When dictators start jailing their critics — the latest are Egyptian President Mohamed Morsi and Palestinian President Mahmoud Abbas — they destroy any claim to believing in freedom and democracy.
Egypt’s first democratically elected president apparently has quickly forgotten his promise that in “no way” would harm come to anyone who criticized him. Bassem Youssef, the country’s most popular comedian and satirist, was arrested for insulting the president and Islam. It seems Morsi, the former leader of the Muslim Brotherhood, was offended when Youssef made fun of Morsi’s poor English and the hat he wore while receiving an honorary degree in Pakistan.
With a background picture of George W. Bush and himself wearing Stetsons, Jon Stewart, one of this nation’s leading comedians and satirists, said:
“Making fun of the president’s hat and less than fluent English? That was my entire career for eight years.”
Yousseff has been called the Jon Stewart of Egypt. Stewart, host of The Daily Show, is not only a humorist with a talent for skewering pompous politicians, he is also considered the most trusted news source for millions of Americans, particularly under 40.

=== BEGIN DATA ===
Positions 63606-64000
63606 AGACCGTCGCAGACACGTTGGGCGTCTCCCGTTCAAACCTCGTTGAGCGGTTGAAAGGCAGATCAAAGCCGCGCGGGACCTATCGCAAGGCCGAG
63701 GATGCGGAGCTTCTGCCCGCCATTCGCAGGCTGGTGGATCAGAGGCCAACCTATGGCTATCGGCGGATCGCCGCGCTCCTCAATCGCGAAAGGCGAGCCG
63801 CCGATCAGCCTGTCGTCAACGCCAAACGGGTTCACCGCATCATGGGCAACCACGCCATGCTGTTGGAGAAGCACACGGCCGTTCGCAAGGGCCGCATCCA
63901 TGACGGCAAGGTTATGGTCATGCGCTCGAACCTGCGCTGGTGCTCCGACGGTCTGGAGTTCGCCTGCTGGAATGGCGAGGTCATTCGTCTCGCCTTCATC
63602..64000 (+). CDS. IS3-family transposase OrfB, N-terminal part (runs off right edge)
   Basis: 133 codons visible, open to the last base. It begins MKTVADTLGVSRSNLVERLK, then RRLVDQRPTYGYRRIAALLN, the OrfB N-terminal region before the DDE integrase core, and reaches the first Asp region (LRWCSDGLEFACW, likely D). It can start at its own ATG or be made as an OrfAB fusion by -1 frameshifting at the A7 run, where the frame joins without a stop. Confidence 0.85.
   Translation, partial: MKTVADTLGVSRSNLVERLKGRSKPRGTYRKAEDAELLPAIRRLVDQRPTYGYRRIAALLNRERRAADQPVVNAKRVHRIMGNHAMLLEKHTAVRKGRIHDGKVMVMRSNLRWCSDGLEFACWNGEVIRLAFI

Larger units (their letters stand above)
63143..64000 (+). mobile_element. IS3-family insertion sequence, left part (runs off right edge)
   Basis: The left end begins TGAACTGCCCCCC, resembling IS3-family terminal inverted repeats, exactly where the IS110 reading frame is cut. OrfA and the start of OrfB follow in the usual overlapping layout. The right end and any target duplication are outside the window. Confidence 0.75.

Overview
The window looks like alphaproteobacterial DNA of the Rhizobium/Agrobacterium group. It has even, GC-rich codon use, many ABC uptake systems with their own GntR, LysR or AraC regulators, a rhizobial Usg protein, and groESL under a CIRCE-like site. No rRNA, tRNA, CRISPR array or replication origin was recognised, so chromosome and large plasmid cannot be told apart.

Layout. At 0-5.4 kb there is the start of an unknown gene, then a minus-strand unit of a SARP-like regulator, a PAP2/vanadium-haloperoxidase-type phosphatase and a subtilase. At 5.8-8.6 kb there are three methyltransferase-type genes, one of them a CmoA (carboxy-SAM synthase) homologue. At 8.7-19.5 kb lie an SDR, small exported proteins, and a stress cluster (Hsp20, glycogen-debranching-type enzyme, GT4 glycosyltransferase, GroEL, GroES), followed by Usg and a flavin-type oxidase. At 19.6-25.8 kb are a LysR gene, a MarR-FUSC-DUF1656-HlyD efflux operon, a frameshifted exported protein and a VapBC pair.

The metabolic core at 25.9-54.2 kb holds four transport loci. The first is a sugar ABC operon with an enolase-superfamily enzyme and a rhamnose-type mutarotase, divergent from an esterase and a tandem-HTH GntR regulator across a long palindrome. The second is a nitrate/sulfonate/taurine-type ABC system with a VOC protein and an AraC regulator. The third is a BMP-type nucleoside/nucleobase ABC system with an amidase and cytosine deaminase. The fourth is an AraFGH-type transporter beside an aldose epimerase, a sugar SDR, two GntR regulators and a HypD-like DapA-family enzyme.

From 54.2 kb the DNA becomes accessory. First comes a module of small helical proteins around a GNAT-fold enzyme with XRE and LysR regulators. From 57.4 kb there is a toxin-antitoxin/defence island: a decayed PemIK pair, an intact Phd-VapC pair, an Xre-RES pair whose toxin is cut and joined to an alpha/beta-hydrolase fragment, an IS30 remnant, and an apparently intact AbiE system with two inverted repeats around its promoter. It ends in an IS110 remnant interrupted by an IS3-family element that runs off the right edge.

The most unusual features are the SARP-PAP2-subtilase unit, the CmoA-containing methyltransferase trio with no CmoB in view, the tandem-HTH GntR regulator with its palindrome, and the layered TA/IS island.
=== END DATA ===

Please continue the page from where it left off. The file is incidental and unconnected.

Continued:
Stewart came to the defense of his friend Yousseff and on his broadcast Monday night and reminded the new Egyptian ruler:
“Without Bassem and all those journalists and bloggers and brave protesters who took to Tahrir Square to voice dissent, you, President Morsi, would not have been in a position to repress them.”
The incident tells much about the hope for democracy and what Morsi really has in mind for Egypt. He is quickly turning into another dictator; critics are calling him Mubarak with a beard, referring to the superficial difference between the Islamist president and his secular predecessor.
Stewart pointed out that if we had laws here that outlawed criticism of the president he would have been in trouble during the Bush administration and today Fox News would be behind bars.